HBeAg seroconversion occurs in 50%–75% of patients within 5–10 years. Cirrhosis develops in a small proportion of patients and is correlated with both viral load and HBeAg status. Approximately 41% of patients with compensated cirrhosis progress to decompensated cirrhosis over a period of 15 years. HCC can develop at any stage of chronic infection with HBV, although it is more likely in patients with cirrhosis (see the Supplementary Appendix for further details).

Treatment of CHB

Management guidelines, including those from the American Association for the Study of Liver Diseases (AASLD), the US HBV Consensus Panel, and most recently the National Institutes of Health [68, 19], generally agree on which patient subgroups are treatment candidates—patients with chronic HBV infection, high HBV DNA levels, and active liver inflammation as reflected by elevated levels of alanine aminotransferase (ALT). Consistent with recommendations by the AASLD, we observe HBeAg-positive patients for 6 months and initiate therapy in those without spontaneous seroconversion. Patients who are HBeAg negative begin treatment without a period of observation. Liver biopsy is recommended for these patients. Duration of treatment is different for patients with HBeAg-positive and HBeAg-negative CHB. In the prolonged treatment strategies, treatment of HBeAg-positive patients is discontinued after an additional 6 months of consolidation therapy if they seroconvert, whereas those who are HBeAg negative are treated indefinitely. Among patients who have been screened, we assume that liver disease is not detected until they develop decompensated cirrhosis, in which case salvage therapy with 2 nucleoside or nucleotide agents is recommended. For patients who develop resistance, guidelines recommend the addition of a second agent or a switch to another agent (guided by viral resistance profiling).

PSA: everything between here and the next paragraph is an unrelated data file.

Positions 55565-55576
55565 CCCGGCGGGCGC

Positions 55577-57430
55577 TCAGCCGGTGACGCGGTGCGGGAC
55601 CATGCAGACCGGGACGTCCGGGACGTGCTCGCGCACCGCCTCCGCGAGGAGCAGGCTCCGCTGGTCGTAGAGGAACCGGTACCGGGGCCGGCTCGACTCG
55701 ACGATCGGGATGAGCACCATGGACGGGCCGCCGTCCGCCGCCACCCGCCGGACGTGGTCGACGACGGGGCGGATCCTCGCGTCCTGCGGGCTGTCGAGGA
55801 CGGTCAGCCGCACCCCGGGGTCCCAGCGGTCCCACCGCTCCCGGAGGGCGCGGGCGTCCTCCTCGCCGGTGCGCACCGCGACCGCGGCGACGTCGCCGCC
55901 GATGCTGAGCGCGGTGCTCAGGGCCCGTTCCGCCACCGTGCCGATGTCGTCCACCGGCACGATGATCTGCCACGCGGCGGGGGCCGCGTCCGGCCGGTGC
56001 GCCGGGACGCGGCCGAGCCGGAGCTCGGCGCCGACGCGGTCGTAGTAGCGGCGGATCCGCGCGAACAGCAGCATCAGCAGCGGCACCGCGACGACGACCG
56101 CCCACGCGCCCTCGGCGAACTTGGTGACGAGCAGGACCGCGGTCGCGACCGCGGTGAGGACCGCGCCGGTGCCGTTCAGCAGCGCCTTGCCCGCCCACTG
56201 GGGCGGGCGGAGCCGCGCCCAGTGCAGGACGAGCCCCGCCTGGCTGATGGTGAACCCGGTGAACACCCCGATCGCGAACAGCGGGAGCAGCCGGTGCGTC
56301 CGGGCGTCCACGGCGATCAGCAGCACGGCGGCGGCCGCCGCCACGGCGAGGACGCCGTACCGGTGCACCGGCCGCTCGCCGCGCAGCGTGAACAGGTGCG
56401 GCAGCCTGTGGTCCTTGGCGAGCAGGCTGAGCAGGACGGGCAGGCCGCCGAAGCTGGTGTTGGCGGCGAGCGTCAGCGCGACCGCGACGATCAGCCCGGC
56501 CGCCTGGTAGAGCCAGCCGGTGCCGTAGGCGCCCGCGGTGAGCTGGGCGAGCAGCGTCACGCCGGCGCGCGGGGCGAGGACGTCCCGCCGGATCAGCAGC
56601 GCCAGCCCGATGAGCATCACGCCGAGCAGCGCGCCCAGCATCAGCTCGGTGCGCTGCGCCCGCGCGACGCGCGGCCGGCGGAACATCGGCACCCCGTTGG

Description of Decision Model

We used a commercially available computer program (DECISION MAKER) [20] to develop a Markov state transition model, analyze decision trees, and perform sensitivity analyses, using a lifelong time horizon and a societal perspective. We considered 5 strategies for a hypothetical 35-year-old man (see Figure 1):

  1. No screening versus screening followed by treatment of HBsAg-positive patients with
  2. Pegylated interferon-α2a for 48 weeks;
  3. A low-cost nucleoside or nucleotide agent with a high rate of developing viral resistance for 48 weeks;
  4. Prolonged treatment with a low-cost, high-resistance nucleoside or nucleotide followed by salvage therapy with the high-cost, low-resistance nucleoside or nucleotide for those who develop resistance; or
  5. Prolonged treatment with a high-cost, low-resistance nucleoside or nucleotide.
Figure 1.
A, decision tree model showing the 5 screening and treatment strategies at the initial square decision node. As indicated at the first round chance node, at the time of screening patients may have chronic hepatitis B virus (HBV) infection, be immune, ...

Assumptions regarding efficacy, cost, and resistance were developed from data reported in the literature for lamivudine (low cost, high resistance) and tenofovir (high cost, low resistance). In order to bias results against screening, we assumed that screening would require a separate visit to a health care provider and result in the cost of a visit along with that of the blood test for HBsAg (see the Supplementary Appendix). We assume 100% compliance with treatment, as efficacy from clinical trials is based on intention to treat. However, we explore the impact of this assumption in sensitivity analyses (see Figure 2). Regardless of whether or not screening is performed, patients may have CHB, be immune (ie, have antibody to HBsAg), or be uninfected and unexposed. Asymptomatic patients found to have CHB may have elevated liver function test results (ALT) and may also be HBeAg positive. In the screening strategies, patients with elevated ALT level undergo abdominal ultrasound and HBV DNA load quantification. HBeAg-positive patients are stratified into those with viral loads of ≥20,000 IU/mL or <20,000 IU/mL, whereas HBeAg-negative patients are stratified into those with viral loads of ≥2,000 IU/mL or <2,000 IU/mL. We assume that a fraction (5%) of patients with elevated ALT level and high viral loads (≥20,000 IU/mL in HBeAg-positive patients and ≥2,000 IU/mL in HBeAg-negative patients) undergo ultrasound-guided liver biopsy. Patients enter the Markov model that simulates the natural history of CHB progression in starting health states determined by (1) initial ALT level, (2) HBeAg status, and (3) viral load. HBeAg-positive patients with elevated ALT level and high viral loads are observed for 6 months. If spontaneous HBeAg conversion does not take place, treatment is started. HBeAg-negative patients with elevated ALT level and high viral loads are started on treatment without a period of observation. Treatments are characterized by their impact on viral load, seroconversion in HBeAg-positive patients, and the development of resistance. Baseline values for parameters used in the decision analytic model are summarized in Table 1.